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Re: Question concerning cache coherency

To: Jeff Harrell <jharrell@ti.com>
Subject: Re: Question concerning cache coherency
From: Ralf Baechle <ralf@oss.sgi.com>
Date: Thu, 20 Jan 2000 00:22:20 +0100
Cc: sgi-mips <linux@cthulhu.engr.sgi.com>, bbrown <bbrown@ti.com>, vwells <vwells@ti.com>, kmcdonald <kmcdonald@ti.com>, mhassler <mhassler@ti.com>
In-reply-to: <3885ED9B.C8969F26@ti.com>
References: <3885ED9B.C8969F26@ti.com>
Sender: owner-linuxmips@oss.sgi.com
On Wed, Jan 19, 2000 at 10:00:11AM -0700, Jeff Harrell wrote:

> I have an interesting issue that I would like to run past the MIPS/Linux
> newsgroup.  I am currently porting the MIPS/Linux code to a development
> board that has a IDT64475 MIPS core (64-bit R4xxx core).  I notice that
> this part does not have any method of maintaining cache coherency (i.e.,
> no hardware support for cache coherency).  It is highly likely that we
> will be plugging in a network card on a PCI bus that would be DMA'ing to a
> shared memory space in SDRAM.  I assume that the problem of cache
> coherency is fixed by mapping the shared memory as uncached.  I have not
> dug into the network drivers (or the kernel) enough to know whether this
> is how the problem is addressed on typical MIPS architectures.  I guess I
> have two questions related to this issue; Do devices that DMA, typically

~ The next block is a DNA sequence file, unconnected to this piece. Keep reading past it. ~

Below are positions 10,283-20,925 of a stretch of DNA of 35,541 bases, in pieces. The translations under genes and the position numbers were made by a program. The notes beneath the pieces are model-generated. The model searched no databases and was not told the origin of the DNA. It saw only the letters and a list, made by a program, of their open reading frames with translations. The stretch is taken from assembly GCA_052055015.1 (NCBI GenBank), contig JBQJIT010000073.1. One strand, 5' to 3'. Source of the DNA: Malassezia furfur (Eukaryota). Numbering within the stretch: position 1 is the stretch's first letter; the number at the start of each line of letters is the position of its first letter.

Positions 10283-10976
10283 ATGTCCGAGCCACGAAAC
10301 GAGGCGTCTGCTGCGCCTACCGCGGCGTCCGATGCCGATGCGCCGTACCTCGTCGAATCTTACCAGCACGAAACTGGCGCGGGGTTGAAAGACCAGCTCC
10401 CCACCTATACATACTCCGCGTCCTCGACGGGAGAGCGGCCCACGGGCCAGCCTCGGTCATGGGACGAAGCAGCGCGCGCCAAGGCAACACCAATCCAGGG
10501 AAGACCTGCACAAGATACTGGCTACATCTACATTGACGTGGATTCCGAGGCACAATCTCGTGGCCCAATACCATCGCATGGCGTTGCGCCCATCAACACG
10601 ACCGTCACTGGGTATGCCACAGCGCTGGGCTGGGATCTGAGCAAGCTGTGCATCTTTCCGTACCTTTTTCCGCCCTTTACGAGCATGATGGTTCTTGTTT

> access uncached memory and if so, is a second buffer required to copy from
> kernel to user space?  The second question is concerning the performance
> hit in running out of uncached memory, Have people seen significant
> performance degradation when using uncached memory.  Any insight that
> anybody can provide would be greatly appreciated.

The performance hit by using uncached memory is tremenduous.  Avoid it, if
you can.  Even if you cannot exploit the locality effects of caches you will
still gain from cached access because of prefetch / burst access and write
gathering.

The is one special case where you can not use caching, that is a cacheline
worth of data might concurrently be manipulated both by both processor and a
DMA device.  The typical example are processors with 32-byte cache lines
like the R4000 and a Ethernet chip like the Sonic which has ring entries of
only 16 byte size.  For such a configuration there is a case where

  1)  processor fetches cacheline
  2)                                   NIC write to that cacheline
  3)  processor writes cacheline back

-> the processor just corrupted the NIC written data.

The only way you can deal with that is by either stopping the NIC which you
don't want to or by using uncached access.

Take a look at the bottom of <asm/io.h> which defines three functions which
do the cache flushing for you.  On machines that are cache coherent by
hardware like SGI's Origins these functions will simply be no-ops.

  Ralf

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